Addis Ababa, Africa should improve the quality of basic education to ensure a skilled workforce that will create more and better jobs to drive economic transformation on the continent.
Economic Commission for Africa (ECA) acting Director of the Gender, Poverty and Social Policy division (GPSPD), Sweta Saxena, said creating suitable jobs for its youth is one of the biggest challenges facing policymakers in Africa.
She also highlighted that growing young and working-age population requires jobs if Africa is to benefit from a demographic dividend and meet its development aspirations.
Speaking at the Opening Session of the Expert Group Meeting of the Social Policy Section, organized by GPSPD, Saxena said Africa is challenged in terms of providing jobs for the youth. She cited the lack of adequate skills by the young population in Africa.
Data shows that nearly a quarter of the children enrolled at the primary level do not complete primary education while less than 50 percent of young boys and girls complete lower secondary education, compared to around 80 percent in South Asia and Latin American countries. Worse still the tertiary level enrollment rate is less than 10 percent.
“The quality of education is also very low, and so as a result, young people in Africa enter the formal labour market with few employable skills,” Saxena said, commenting that it was no wonder that nearly 90 percent of the youth start their working life in informal employment and almost a quarter of businesses name lack of skilled workers as among the main constraints.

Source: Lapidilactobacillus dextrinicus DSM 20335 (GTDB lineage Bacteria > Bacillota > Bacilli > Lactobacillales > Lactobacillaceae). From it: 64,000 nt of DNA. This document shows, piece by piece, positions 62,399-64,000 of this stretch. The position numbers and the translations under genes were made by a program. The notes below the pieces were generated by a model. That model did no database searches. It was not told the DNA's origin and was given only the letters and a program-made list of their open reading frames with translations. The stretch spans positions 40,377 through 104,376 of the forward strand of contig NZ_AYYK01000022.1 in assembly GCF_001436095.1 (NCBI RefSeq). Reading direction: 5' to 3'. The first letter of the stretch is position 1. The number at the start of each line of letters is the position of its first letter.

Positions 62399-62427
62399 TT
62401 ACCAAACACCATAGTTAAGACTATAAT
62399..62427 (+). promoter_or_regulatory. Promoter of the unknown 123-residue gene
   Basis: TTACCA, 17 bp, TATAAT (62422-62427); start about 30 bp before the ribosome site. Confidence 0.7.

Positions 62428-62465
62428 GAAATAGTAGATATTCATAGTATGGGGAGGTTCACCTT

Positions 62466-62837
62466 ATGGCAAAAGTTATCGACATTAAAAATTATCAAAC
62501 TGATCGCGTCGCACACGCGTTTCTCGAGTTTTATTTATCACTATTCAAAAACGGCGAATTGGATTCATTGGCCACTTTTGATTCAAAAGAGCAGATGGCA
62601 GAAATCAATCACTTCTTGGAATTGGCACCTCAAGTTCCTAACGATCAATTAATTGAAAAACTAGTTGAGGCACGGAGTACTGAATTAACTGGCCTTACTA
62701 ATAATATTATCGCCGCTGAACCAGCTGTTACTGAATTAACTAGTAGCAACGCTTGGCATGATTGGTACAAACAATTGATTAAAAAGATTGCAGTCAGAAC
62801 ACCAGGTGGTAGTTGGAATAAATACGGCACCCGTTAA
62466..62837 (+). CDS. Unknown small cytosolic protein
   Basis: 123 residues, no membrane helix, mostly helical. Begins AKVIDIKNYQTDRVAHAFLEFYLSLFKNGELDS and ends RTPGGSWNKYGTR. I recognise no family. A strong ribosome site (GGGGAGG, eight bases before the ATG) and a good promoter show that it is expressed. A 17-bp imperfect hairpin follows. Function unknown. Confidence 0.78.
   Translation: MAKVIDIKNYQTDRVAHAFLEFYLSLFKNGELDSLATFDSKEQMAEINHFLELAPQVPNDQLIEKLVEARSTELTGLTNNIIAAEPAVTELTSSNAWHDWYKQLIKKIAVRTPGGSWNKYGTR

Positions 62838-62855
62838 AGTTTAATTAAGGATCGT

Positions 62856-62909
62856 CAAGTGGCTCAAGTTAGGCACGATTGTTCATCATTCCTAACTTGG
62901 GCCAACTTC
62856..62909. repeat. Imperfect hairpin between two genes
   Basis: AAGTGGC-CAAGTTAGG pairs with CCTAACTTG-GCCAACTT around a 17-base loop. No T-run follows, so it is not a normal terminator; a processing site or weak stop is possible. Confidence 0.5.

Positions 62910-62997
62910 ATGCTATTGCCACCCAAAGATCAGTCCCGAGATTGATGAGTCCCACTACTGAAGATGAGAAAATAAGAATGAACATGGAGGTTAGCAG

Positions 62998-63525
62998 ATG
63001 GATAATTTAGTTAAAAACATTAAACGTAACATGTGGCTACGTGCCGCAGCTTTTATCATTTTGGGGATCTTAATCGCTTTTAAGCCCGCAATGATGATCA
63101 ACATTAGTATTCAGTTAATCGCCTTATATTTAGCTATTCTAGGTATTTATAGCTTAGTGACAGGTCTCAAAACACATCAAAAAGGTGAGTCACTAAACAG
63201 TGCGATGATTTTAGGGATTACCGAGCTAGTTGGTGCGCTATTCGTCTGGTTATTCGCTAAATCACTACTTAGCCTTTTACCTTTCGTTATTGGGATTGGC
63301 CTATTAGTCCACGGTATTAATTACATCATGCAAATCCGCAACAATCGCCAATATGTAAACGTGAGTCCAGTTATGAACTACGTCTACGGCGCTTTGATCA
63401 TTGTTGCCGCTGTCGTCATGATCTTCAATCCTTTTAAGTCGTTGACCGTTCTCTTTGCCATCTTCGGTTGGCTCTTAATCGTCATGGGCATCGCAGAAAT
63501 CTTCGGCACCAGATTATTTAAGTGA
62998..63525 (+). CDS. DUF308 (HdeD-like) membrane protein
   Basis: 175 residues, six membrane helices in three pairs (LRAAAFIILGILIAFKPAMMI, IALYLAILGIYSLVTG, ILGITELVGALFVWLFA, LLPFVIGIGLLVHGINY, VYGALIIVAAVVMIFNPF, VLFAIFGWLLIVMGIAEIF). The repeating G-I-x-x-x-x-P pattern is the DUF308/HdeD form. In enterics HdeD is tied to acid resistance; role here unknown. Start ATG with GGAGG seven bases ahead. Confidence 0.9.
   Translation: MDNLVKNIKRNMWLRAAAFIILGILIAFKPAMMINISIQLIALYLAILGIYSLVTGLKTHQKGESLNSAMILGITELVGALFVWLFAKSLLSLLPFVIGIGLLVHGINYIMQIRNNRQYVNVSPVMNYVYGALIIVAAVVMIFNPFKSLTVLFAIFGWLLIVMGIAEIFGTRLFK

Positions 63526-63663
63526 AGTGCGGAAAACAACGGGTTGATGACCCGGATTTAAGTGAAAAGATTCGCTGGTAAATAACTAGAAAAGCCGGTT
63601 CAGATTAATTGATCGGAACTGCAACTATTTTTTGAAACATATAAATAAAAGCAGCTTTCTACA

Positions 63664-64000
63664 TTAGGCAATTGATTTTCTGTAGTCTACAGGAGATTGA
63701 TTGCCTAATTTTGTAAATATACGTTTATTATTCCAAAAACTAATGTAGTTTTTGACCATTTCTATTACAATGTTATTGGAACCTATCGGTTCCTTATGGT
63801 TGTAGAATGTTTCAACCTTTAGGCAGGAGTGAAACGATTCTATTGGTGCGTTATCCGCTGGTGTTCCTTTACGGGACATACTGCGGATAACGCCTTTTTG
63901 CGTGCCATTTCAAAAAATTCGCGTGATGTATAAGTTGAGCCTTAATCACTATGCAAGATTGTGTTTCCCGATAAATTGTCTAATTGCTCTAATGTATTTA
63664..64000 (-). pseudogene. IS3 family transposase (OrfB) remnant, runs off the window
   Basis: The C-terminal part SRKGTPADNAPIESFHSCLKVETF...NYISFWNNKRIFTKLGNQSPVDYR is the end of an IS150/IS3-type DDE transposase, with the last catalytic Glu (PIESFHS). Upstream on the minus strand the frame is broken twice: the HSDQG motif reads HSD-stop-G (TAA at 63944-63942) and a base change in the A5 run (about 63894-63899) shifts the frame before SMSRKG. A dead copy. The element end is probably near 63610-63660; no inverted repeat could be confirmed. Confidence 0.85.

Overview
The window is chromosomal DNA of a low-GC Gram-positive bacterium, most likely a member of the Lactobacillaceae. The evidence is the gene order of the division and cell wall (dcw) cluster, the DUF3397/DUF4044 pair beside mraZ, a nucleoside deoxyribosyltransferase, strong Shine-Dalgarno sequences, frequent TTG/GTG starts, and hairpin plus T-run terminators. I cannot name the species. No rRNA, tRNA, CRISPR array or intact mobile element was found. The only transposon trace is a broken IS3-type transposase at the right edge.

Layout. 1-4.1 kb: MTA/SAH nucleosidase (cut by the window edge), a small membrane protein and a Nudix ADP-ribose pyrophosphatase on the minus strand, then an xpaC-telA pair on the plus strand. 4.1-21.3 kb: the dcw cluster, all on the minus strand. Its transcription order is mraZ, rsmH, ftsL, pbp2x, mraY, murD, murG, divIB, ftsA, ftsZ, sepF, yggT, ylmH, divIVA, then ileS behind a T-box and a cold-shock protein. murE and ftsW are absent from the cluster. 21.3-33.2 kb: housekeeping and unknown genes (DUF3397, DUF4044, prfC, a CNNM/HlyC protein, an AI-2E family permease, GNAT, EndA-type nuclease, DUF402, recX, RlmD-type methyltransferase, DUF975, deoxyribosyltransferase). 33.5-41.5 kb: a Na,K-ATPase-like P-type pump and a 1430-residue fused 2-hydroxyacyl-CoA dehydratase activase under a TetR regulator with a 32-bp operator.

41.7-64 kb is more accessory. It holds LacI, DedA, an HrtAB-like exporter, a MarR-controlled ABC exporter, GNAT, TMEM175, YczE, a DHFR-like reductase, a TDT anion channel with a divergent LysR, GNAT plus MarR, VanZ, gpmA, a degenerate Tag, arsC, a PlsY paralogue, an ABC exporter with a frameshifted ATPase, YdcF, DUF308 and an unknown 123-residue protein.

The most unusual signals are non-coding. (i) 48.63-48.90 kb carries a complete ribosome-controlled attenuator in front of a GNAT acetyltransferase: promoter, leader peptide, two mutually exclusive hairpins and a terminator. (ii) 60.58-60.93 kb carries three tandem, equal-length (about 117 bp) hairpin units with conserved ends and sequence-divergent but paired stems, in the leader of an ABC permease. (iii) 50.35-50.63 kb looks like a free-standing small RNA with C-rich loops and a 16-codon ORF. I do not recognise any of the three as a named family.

Another big challenge for Africa was having significant numbers of their trained people ending up unemployed and working in areas unrelated to their training or emigrating to other countries, which is a misallocation and waste of resources that these countries can ill afford.
The two-day Expert Group Meeting has drawn technical experts from 16 countries including experts from government, academia, think tanks, and the United Nations system to review the key findings of the draft report, Jobs in Africa or Jobs for Africans.
The report aims to inform and stimulate debate, contribute to better policies, facilitate further research, and identify prominent knowledge and data gaps.
The meeting provides an opportunity to discuss questions related to the issues of demography, education and skills migration in an integrated way so as to accelerate national and regional-level actions for increasing employment opportunities for young Africans.
Saxena said expert group meetings were important for the ECA as they contributed to the Commission fulfilling its core mandate of promoting economic and social development among our member States.
In a globalized world with ease of movement of capital, goods and services, the mobility of skilled workers across international borders was a natural consequence of global integration and orderly migration, according to ECA.
Source: Ethiopian News Agency